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Students frustrated after testing trouble for second year in a row

OKLAHOMA CITY - Oklahoma’s Superintendent of Schools is suggesting the State Board of Education not renew the contract of testing vendor CTB/McGraw-Hill for the next fiscal year.

The children started the end of year standardized testing Monday and more than 8,000 computers went out in the middle of it all.

“I would preferred if they got the problem fixed before they had us take the test because it was so distracting,” Kayleigh Vaughan said.

Vaughan said she and her classmates were concentrating on the algebra test when computers started shutting down.

“I mean all the teachers were running around trying to fix it,” Vaughan said.

Despite the glitches, she managed to make it through the test because she said school leaders warned problems were a possibility.

“They explained it to us in the beginning. They told us they’d been having problems and what to do if it happened,” said Vaughan.

Oklahoma educators and lawmakers disagree over banning social study testing

OKLAHOMA CITY – Oklahoma educators are expressing their concerns about the proposed state legislation that would erase Oklahoma’s ability to measure student knowledge of social studies, geography and a significant portion of U.S. History.

According to reports, Senate Bill 1654 seeks to eliminate state assessments on social studies in grades five and eight, as well as geography in grade seven.

This U.S. history end-of-instruction exam would remain in place in high school.  However, that assessment only covers standards that encompass history following the Civil War.

Q&A: State Superintendent Janet Barresi answers your questions

OKLAHOMA CITY – No matter what grade, what district or what age, what happens in our state’s schools is extremely important.

State Superintendent Janet Barresi joined us to answer some of your questions about your concerns.

The new state law that would require third graders to be held back if they don’t pass the state reading test is a concern to many parents.

Superintendent Barresi talked about the new law as well as many other issues on parents’ minds.

UCO & John Marshall High School Finance Academy Offering Volunteer Income Tax Assistance

UCO & John Marshall High School Finance Academy Offering Volunteer Income Tax Assistance

The University of Central Oklahoma is offering Volunteer Income Tax Assistance again this year.  UCO students, under the supervision of faculty, prepare tax returns free of charge, including free e-filing.  The income limit is $58,000 for individuals and families.

Location: 100 N. University Dr., Edmond, College of Business, Room 107
Times:  Saturdays, 8 am to 1:30 pm
Tuesdays/Thursdays, 2 pm to 4:30 pm
Closed March 15-22
Last day is April 10

Taxpayers can also file their own federal and state tax returns for free at FreeFile.  FreeFile has email and phone support to answer taxpayer questions.  The income limit is $58,000 for individuals and families.  Taxpayers will need to know their 2012 adjusted gross income to file online, or obtain an electronic filing PIN from the IRS.  See http://busn.uco.edu/freefile for more information.

Your child may not move up to the next grade this year; Here’s why

OKLAHOMA CITY - For the first time, if third grade students don’t score high enough on the reading portion of the test this year, they could be held back.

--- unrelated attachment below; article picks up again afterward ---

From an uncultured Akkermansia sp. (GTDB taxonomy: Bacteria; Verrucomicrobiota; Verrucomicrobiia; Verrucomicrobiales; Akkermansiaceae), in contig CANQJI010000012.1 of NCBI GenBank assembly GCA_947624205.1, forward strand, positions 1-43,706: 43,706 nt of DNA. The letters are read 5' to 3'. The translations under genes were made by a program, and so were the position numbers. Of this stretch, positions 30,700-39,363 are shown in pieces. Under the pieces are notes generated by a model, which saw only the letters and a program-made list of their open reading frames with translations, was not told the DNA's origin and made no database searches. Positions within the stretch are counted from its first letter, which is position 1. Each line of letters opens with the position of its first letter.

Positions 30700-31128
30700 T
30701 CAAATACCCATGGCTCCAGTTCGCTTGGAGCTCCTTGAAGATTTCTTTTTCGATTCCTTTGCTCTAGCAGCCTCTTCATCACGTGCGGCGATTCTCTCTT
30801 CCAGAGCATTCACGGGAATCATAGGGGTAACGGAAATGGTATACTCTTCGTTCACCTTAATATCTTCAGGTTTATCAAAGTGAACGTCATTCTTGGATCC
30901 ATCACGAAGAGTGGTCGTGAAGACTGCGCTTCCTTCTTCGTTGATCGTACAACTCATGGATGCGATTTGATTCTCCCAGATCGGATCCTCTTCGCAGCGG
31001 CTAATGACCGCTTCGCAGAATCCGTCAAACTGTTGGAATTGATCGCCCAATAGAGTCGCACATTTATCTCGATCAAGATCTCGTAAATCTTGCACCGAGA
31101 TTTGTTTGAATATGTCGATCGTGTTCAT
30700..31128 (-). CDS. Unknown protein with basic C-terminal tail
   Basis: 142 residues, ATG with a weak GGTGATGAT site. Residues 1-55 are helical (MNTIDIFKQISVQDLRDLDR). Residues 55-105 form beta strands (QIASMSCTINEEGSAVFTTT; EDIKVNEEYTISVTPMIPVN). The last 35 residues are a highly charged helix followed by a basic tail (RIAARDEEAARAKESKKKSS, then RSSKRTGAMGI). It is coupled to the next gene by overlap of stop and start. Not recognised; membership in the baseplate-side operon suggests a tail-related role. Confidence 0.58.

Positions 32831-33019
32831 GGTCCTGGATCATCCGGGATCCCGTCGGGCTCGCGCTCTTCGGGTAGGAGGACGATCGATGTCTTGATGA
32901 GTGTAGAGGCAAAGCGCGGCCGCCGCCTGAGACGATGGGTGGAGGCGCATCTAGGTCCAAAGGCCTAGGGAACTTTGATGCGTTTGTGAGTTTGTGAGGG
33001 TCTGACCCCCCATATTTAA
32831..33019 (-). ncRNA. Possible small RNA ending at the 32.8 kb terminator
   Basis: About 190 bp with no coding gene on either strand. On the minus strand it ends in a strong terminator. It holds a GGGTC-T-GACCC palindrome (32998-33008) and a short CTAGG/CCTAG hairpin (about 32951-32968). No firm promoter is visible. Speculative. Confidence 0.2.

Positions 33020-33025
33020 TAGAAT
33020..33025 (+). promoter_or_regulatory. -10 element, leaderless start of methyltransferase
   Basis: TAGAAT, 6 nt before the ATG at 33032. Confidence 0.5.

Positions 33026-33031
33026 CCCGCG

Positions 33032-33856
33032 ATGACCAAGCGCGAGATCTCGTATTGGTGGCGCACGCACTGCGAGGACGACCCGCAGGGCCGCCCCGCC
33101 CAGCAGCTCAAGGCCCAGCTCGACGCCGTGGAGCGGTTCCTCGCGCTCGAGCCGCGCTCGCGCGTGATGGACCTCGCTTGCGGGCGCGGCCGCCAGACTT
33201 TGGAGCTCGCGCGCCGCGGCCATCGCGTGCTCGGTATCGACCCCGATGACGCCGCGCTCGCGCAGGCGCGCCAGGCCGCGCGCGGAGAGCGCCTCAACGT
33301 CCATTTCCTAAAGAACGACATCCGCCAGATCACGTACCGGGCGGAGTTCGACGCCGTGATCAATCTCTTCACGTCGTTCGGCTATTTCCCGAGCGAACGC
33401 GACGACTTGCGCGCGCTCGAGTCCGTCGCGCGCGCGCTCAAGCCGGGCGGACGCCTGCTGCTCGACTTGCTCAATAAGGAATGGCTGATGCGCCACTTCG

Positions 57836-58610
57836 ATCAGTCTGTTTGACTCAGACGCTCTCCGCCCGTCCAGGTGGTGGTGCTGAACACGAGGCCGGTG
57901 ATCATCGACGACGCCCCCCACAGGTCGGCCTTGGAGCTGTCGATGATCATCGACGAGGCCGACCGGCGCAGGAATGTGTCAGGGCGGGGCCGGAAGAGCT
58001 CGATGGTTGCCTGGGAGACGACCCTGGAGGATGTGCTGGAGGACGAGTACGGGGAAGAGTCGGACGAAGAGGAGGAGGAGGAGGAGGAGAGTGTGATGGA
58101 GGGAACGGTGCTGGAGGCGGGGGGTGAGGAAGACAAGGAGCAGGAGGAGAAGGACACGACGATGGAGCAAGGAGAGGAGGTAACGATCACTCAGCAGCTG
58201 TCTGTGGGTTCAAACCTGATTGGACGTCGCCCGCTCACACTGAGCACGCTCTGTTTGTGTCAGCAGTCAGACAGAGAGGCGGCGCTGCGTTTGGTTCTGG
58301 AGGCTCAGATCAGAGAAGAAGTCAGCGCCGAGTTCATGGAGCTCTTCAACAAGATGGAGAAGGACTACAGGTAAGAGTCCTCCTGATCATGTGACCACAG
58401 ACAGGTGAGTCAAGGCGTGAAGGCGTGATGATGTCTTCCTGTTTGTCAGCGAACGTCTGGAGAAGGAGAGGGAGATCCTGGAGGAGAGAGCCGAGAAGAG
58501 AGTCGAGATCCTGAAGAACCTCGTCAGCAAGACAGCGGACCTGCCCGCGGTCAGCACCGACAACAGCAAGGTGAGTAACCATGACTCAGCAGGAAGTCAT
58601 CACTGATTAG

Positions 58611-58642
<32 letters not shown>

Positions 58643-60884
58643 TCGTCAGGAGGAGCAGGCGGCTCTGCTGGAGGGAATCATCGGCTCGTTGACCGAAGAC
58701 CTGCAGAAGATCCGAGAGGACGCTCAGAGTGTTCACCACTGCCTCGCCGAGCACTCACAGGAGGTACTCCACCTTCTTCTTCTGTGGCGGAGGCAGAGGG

According to the new standards, third grade students who don’t meet the score requirements and do not qualify for an exemption will not be promoted to the fourth grade.

State Superintendent Janet Barresi is talking about new reading standards for Oklahoma students at the State Capitol today.

These new rules are centered on the Oklahoma Core Curriculum test.

Look for an update on these new rules and our state’s Good Cause Exemptions this afternoon.

Oklahoma Education Association gives ‘F’ grade to Superintendent Barresi

OKLAHOMA CITY — All week long we’ve been talking about the release of the state’s controversial “A through F” report cards for Oklahoma schools.

This afternoon the Oklahoma Education Association is turning the tables, issuing a report card on Janet Barresi, the state superintendent of schools.

That organization recently surveyed more than 4,000 people to find out what they thought about Barresi’s performance.

The votes cast by educators and parents were tallied and according to the OEA the state’s top education leader earned an “F”.

“Finally, our respondents gave Superintendent Barresi a grade of “F” for overall performance, due to her lack of support of public schools, education employees and a lack of inclusion of the education community,” A representative of the OEA said.

UPDATED: Oklahoma Schools Get Their Grade

OKLAHOMA CITY — It’s report card day – not for students, but for every school across the state.

The Oklahoma State Department of Education has released this year’s “A through F” report cards.

The results show many schools are not passing.

However, in the second year of SDE issuing the report cards, 354 schools (20%) received an overall A, compared to 160 in 2012.

There were 499 schools that earned an overall B – 28% of all schools. 472 (26%) received C’s.

That compares to last year’s total of 842 B’s and 594 C’s.

There was also a significant rise in D’s and F’s, with 263 schools getting the former and 163 schools receiving F’s, a combined 24% of schools statewide.

In 2012, the report cards recorded 138 D’s and 10 F’s.

SDE officials say “student achievement” accounts for 50% of the grade.

“Overall student growth” accounts for 25%.